"Please put a stamp here."


June 24, 2017

This discussion is locked.


FYI: Several people are suggesting 貼りて in their answer, which is not the correct -て form of this verb. Please double-check that you haven't made this mistake before reporting that your answer should be correct!


Is the order of stamp and here important if the correct particles are attached?


As far as I know, both 「ここにきってを貼ってください」and「きってをここに貼ってください」are acceptable. Although the nuance of the two would be subtly different, both mean "Please put a stamp here."

If I was to try to explain the difference: ここにきってを貼ってください tells you THIS is where to put your stamp きってをここに貼ってください tells you THAT STAMP YOU HAVE should be put here


I was marked wrong when I answered, ここにきってを貼ってください


It worked for me 2020.8.10


Did not work for me. 2020/12/12


Thanks for the explanation. When I read the question I was imagining someone pointing to where the stamp goes. It's good to have some confirmation that I had the right idea.


The object usually comes just before the verb! I dont know if thats the only way, but where would the を go?


Either way round, the を stays next to the object (and the に stays next to the position)


From what my Japanese Japanese teacher said, sentences usually take the shape "topic to be emphasised+は / something+particle / something+particle / something+ particle / object+を / verb"


Typically, yes, but "object+を" also follows the pattern of "something+particle", so it doesn't necessarily have to be immediately before the verb.


why would ここ"で" be wrong??


に and で are two different particles with very distinct roles. (Both are commonly associated with "location" which is too simplistic and leads to misconceptions such as yours).

In this sentence, に is indicating the target location of the action. In other words, it tells us where the stamp goes.

On the other hand, で would indicate the action location. In other words, it tells us where you are when you place the stamp. It doesn't matter where the stamp goes; で doesn't tells you that.

While you could argue that this situation is a possible interpretation of the English sentence, as a native English speaker, the phrasing of the sentence is pretty unambiguous - it's telling us where the stamp needs to go, not where we need to be when we place the stamp, hence に is correct.

An example to help illustrate the difference could be when you are given instructions on how to vote.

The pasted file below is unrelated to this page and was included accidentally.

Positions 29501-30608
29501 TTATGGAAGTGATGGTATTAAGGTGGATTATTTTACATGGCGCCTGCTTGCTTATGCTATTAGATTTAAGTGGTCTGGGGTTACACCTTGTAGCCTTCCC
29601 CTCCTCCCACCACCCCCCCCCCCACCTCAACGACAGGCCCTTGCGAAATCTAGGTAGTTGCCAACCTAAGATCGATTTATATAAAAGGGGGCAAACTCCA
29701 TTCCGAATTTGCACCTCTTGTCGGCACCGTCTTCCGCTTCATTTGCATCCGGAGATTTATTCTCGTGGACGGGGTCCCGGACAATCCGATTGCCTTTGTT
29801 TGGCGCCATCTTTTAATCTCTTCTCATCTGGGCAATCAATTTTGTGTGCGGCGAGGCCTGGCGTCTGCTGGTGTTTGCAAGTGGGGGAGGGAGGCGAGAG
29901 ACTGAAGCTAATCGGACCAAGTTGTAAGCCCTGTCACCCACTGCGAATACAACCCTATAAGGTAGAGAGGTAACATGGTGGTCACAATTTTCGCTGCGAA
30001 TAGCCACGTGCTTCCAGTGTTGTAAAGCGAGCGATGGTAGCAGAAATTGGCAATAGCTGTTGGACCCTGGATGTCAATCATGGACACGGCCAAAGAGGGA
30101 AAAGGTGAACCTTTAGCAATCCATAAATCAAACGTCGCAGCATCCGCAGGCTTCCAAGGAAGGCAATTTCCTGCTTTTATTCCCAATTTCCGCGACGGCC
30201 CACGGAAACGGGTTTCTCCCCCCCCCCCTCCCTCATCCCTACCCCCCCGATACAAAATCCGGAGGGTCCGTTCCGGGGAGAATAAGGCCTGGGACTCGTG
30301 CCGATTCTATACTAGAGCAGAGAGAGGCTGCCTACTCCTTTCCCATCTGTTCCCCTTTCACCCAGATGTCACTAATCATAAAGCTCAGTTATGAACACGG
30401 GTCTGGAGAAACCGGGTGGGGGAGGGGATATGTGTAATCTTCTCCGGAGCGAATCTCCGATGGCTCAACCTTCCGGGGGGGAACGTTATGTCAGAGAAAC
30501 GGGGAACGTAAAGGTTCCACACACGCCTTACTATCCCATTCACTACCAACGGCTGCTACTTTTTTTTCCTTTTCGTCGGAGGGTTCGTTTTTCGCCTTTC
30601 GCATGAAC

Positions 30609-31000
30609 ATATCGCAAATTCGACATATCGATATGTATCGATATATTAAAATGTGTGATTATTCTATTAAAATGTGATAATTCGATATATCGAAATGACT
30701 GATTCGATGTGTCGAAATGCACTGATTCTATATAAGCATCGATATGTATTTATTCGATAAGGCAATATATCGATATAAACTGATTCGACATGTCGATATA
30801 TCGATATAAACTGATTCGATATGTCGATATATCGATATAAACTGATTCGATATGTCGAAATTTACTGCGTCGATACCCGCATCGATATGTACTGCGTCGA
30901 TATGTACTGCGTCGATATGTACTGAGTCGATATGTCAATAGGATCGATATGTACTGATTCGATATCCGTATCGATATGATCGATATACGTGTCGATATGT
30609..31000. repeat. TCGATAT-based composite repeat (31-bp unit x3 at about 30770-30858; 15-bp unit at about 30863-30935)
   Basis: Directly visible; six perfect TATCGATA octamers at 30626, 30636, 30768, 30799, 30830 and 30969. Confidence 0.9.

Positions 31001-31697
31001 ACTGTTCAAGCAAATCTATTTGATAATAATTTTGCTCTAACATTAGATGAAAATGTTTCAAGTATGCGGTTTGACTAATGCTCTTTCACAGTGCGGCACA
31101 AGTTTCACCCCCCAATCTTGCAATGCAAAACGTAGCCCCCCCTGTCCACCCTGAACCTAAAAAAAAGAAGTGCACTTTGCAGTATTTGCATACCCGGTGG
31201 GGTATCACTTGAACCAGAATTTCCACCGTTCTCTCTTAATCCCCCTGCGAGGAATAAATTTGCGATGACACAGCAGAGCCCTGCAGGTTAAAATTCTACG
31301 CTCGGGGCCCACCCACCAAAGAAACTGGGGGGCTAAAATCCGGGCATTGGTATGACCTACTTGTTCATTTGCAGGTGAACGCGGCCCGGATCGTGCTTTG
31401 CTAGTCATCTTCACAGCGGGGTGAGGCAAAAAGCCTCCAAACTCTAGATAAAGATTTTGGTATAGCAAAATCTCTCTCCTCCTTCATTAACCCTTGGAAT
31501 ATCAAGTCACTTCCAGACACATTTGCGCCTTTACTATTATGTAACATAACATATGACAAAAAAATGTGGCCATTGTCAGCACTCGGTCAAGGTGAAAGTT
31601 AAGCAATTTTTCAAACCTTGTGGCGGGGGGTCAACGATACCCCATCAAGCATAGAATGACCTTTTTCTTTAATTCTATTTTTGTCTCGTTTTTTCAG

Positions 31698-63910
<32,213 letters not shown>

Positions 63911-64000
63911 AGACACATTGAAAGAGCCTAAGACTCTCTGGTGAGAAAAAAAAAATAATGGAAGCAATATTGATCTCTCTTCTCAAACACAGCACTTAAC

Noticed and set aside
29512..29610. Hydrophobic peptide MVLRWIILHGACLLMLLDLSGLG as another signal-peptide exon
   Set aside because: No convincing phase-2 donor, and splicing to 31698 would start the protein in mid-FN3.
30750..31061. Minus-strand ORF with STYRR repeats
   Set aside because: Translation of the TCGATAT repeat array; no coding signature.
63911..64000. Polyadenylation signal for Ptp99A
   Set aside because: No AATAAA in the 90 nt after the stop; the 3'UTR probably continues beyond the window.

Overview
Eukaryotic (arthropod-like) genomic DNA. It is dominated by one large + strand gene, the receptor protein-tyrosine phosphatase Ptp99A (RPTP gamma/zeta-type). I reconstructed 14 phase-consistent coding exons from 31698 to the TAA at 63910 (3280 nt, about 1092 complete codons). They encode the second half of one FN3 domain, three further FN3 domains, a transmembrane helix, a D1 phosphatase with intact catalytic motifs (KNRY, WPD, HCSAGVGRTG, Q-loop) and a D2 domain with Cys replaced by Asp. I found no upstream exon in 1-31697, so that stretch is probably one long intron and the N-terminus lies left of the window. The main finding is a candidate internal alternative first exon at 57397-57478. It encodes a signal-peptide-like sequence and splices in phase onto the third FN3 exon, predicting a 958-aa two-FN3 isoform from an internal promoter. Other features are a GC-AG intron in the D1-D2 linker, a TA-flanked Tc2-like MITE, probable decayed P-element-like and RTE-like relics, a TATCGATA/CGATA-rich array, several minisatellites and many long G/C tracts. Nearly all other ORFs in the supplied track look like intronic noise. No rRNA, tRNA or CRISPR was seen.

• "Please put a tick in one of these boxes over there" (points to a polling booth)
  • このボックスの一つあそこチェックしてください

  • 820

Thank you for this explanation!


From what my Japanese Japanese teacher says, a typical sentence has the shape "topic to be emphasised+は / something+ particle / something+ particle / something+ particle / object+を / verb"


From what I've heard, there may be other ways to structure a sentence in Japanese, but if learners stick to the pattern you suggested, they are likely to sound more natural most of the time. Although the other ways are possible, they might be tricky for those of us who are beginners. That said, "topic to be emphasised+は" is often dropped if it's already understood from the context.



Why I can't use 置く ?


切符を切って切手も切ってください becomes


when written in all Hiragana.

This is why Katakana and Kanji are important.

If we write the nouns in Katakana,


it is more legible but all meaning is lost and you can't tell if the first word was meant to be "KIP" or the Japanese one.

Kanji are really important for Japanese formal/semi-formal writing.


貼る is surely only the right verb if you mean to stick the stamp on an envelope, but if you just meant to put it in container, for example, wouldn't 置いてください be appropriate?


I thought other than the verb going at the end of the sentence that word order didn't matter. Shouldn't ここに 切手を and 切手を ここに mean the same thing?


Why is it already solved when it says that it is a hard excercise


Yep I had that a few times, one of the reasons I avoid using the app. Report it as a bug https://support.duolingo.com/hc/en-us/requests/new


It's a fun app but for the money they are making. Soooooo many wrongs!

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When will the programmers learn one word can throw the whole Japanese grammar off balance?

Substitute 'a' for 'the' and everybody will get it right.


The word "put" is also means "置いて" (おいて), but when I use it instead of 貼って, they mark it wrong. :((

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